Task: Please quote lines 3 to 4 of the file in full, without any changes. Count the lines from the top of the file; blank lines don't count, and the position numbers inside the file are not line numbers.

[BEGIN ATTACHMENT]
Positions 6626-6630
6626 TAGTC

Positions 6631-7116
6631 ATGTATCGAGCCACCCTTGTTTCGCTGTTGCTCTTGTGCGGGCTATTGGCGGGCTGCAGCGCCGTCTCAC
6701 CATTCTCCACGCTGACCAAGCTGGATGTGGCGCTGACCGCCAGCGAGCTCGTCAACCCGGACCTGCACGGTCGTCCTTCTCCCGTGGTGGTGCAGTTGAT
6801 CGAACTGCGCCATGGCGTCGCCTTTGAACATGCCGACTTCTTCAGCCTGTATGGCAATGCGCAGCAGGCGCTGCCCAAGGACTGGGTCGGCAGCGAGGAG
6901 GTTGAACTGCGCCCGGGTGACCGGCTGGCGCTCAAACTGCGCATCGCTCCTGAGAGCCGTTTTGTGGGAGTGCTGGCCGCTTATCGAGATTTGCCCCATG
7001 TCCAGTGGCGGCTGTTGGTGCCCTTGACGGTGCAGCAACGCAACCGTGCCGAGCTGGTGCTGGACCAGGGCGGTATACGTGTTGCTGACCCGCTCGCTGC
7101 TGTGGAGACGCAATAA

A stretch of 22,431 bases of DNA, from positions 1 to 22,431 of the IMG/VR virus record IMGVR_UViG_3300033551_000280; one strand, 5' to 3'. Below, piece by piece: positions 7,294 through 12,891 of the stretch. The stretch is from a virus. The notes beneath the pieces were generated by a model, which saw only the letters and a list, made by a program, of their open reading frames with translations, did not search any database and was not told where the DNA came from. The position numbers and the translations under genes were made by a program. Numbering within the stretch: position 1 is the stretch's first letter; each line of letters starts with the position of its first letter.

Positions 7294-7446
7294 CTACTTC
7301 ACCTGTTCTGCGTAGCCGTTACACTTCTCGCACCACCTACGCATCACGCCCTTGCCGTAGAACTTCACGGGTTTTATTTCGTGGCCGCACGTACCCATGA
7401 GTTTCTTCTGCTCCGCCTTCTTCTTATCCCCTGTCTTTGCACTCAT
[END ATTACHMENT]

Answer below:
Positions 6631-7116
6631 ATGTATCGAGCCACCCTTGTTTCGCTGTTGCTCTTGTGCGGGCTATTGGCGGGCTGCAGCGCCGTCTCAC